Brooklyn, one building at a time.
Name: Private house
Address: 218 Arlington Avenue
Cross Streets: Corner Ashford Street
Neighborhood: Cypress Hills
Year Built: Around 1900
Architectural Style: Queen Anne
The story: Cypress Hills has a fine collection of housing stock that brings a smile to the face of most old house lovers. This part of Brooklyn has often been forgotten by the rest of Brooklyn, except for those who grew up here and remember the streets and homes with nostalgia and great pride. One of those residents, Ricardo Gomes, began a website devoted to the history, architecture and reminiscences of the neighborhood, and today, the East New York Project is always my go-to source for photographs and information about buildings in Cypress Hills, Highland Park and East New York proper.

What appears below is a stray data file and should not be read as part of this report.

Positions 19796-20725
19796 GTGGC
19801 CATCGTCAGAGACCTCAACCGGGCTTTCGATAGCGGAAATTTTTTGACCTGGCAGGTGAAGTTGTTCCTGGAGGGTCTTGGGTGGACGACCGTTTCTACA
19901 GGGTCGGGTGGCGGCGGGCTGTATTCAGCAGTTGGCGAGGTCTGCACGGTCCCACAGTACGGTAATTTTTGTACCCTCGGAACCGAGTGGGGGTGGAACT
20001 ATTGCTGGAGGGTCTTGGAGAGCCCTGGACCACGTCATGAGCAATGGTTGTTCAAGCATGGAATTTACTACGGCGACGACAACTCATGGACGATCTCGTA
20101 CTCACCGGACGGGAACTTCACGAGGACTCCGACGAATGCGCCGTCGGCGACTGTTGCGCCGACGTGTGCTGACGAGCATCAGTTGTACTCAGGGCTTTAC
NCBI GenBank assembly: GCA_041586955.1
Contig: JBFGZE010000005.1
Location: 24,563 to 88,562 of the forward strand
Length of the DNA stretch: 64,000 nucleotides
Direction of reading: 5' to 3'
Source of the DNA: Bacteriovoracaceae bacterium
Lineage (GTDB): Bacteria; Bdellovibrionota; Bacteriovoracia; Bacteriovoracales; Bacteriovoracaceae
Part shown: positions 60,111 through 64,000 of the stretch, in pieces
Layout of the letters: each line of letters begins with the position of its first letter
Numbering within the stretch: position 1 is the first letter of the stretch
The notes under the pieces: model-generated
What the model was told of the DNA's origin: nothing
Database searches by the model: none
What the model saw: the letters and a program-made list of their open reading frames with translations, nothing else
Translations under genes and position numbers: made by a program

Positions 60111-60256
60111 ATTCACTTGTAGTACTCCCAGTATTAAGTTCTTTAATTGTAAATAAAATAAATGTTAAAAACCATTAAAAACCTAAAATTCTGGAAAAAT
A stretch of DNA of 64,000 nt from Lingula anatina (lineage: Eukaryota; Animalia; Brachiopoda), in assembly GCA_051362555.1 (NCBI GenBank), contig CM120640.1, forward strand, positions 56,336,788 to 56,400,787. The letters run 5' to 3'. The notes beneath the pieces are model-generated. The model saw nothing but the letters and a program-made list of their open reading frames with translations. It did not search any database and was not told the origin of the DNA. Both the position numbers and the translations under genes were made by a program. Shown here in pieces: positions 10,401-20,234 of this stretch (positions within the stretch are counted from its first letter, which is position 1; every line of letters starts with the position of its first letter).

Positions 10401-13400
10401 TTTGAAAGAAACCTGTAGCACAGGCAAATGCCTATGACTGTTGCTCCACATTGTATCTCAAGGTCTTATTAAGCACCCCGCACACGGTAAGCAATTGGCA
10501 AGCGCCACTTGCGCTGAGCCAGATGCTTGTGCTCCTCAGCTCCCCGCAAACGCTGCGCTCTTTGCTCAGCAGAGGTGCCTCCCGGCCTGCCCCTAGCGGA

Cypress Hills was planned as a late 19th, early 20th century suburban neighborhood, and has an interesting mixture of row houses and blocks of detached and semi-detached suburban style housing. In very many ways, it’s quite similar to parts of Flatbush, which, ironically, it used to be part of, way back in the late 1600s and early 1700s. The “New Lots” of East New York were new lots for the Flatbush settlers who originally moved here. There’s a lot of history here.
The streets of Cypress Hills were developed for upper middle and middle class folk, many of whom came from the German American communities of Bushwick, not all that far from here. As many of them had houses built, or moved into speculative housing, they left their businesses behind in Bushwick and commuted to work. In time, many of those businesses also came to East New York, making the area, called the 26th Ward, quite prosperous. The houses on some of the blocks, and the churches and civic buildings built for the new neighborhood, reflect that prosperity. (more…)